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Chris Mazdzer of the United States celebrates after he won silver in the Luge Men's Singles on Feb. 11, 2018.
Ezra Shaw—Getty Images

In what may be the first of its kind for the quadrennial games, American lugers are accepting cryptocurrency donations to help fund their Olympic ambitions.

While a trickle so far — the U.S. luge team got about $25 worth of Bitcoin donations after its star athlete won a silver medal last week — the fundraising arm of the team is aiming for cryptocurrencies to make up a bigger part of future finances.

“Both know all about speed, crashes, risk management, and holding on. Which is maybe why the US Luge Team and Bitcoin are made for each other,” the team wrote on its website, which features images of athletes lying on top of a flat sled speeding down a curvy ice track. “Funds historically have been scarce, but the sport of luge has always been one to reward innovation and technology.”

Ty Danco, a former 1980 luge Olympian and now an angel investor, pushed the idea for accepting Bitcoin, and became a seed investor of sorts by making the first donation with the virtual token.

Underfunded Team

“There’s no doubt in my mind that the luge team needs a whole lot more money,” Danco said in an interview with Bloomberg.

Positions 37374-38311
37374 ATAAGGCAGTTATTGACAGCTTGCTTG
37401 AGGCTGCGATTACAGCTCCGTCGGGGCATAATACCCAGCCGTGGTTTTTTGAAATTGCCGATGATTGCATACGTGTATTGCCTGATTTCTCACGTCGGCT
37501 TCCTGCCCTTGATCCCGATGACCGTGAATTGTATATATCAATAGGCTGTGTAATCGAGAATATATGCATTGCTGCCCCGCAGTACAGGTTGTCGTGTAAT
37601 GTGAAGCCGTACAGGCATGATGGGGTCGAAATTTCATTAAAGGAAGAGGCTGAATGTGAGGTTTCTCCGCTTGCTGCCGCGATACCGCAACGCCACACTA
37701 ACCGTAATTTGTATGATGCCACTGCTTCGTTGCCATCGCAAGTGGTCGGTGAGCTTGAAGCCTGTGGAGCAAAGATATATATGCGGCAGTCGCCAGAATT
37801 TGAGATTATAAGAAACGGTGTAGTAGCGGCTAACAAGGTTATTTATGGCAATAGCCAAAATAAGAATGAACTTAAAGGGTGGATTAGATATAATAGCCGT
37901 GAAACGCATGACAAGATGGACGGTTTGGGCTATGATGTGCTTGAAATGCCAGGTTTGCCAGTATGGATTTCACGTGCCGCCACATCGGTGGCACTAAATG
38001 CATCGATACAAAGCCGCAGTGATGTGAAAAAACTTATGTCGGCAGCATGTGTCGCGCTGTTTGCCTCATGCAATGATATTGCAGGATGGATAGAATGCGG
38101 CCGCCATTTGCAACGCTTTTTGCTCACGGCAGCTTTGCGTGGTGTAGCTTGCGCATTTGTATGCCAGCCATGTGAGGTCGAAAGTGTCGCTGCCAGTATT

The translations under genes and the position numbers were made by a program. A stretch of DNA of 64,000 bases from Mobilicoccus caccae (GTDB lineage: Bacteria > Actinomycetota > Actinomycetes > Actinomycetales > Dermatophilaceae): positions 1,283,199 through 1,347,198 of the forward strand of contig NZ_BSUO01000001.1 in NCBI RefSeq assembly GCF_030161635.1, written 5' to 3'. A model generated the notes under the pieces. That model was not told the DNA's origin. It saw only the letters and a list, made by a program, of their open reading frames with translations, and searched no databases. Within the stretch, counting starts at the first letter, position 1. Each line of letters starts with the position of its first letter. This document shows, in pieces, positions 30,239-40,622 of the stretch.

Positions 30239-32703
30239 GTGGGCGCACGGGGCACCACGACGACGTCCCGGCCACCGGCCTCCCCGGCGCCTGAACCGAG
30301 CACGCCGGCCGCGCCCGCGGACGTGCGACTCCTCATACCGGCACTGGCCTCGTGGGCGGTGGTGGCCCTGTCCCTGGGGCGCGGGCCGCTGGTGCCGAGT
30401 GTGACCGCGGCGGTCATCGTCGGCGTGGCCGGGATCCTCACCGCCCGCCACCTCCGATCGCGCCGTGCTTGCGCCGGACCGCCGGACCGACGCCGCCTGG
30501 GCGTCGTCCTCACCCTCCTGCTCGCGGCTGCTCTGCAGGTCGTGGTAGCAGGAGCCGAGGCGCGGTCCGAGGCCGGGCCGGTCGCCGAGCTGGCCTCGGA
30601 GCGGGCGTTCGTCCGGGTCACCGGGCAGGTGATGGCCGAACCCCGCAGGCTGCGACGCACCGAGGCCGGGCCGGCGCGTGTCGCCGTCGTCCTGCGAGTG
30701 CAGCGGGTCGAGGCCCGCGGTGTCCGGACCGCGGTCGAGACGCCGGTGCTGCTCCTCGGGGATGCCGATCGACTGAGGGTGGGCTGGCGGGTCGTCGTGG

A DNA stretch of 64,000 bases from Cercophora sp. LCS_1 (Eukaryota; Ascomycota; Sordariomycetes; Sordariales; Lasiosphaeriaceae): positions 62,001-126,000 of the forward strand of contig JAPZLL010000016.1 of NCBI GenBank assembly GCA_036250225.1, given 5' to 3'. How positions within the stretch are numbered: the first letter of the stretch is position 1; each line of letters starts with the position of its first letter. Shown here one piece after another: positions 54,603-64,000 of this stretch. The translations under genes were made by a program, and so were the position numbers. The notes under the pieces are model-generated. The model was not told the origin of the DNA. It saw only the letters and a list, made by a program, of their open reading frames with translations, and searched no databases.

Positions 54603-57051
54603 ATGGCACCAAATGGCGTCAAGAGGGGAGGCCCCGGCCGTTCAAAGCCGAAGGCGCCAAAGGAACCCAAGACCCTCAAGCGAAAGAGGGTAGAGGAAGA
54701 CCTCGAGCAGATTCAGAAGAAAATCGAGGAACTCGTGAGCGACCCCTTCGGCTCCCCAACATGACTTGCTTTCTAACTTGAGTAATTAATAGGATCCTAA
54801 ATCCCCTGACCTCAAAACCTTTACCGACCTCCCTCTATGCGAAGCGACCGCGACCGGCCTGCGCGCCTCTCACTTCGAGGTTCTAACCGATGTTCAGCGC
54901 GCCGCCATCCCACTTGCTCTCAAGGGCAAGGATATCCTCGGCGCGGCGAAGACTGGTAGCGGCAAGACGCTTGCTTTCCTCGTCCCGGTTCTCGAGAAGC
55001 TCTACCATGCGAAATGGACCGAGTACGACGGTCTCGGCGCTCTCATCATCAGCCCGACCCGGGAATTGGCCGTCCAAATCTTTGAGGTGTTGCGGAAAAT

Although the athletes are financially supported by a number of sponsors, he sees Bitcoin as another avenue for the underfunded luge team to raise more money.

Why Governments Might Join the Cryptocurrency Craze: QuickTake

USA Luge started taking cryptocurrency donations in December in the run-up to the Winter Olympics in Pyeongchang. As of Feb. 9, the day of the opening ceremony, the team had collected 0.673 Bitcoins, which at the time was worth about $5,400 based on CoinDesk’s Bitcoin price index. As of Feb. 20, the value of the Bitcoin donations had risen to about $7,300.

The team noted on its website that the donations were not only tax deductible but that “from a tax point of view, donating Bitcoin to USA Luge gives donors the benefits of not paying taxes on any appreciated Bitcoin.”

Long-term Bet

The teams virtual donation pot got a slight boost after Chris Mazdzer won silver on Feb. 11, the first-ever U.S. Olympic medal in men’s singles luge. Within hours, three Bitcoin donations worth about $25 as of Feb. 20, came in.

The Bitcoin donations haven’t been as promising as the team has hoped but it isn’t ready to cash out yet.

“It’s just going to sit there and do nothing for at least three years. You know this is a long term bet on the viability of Bitcoin,” Danco said.

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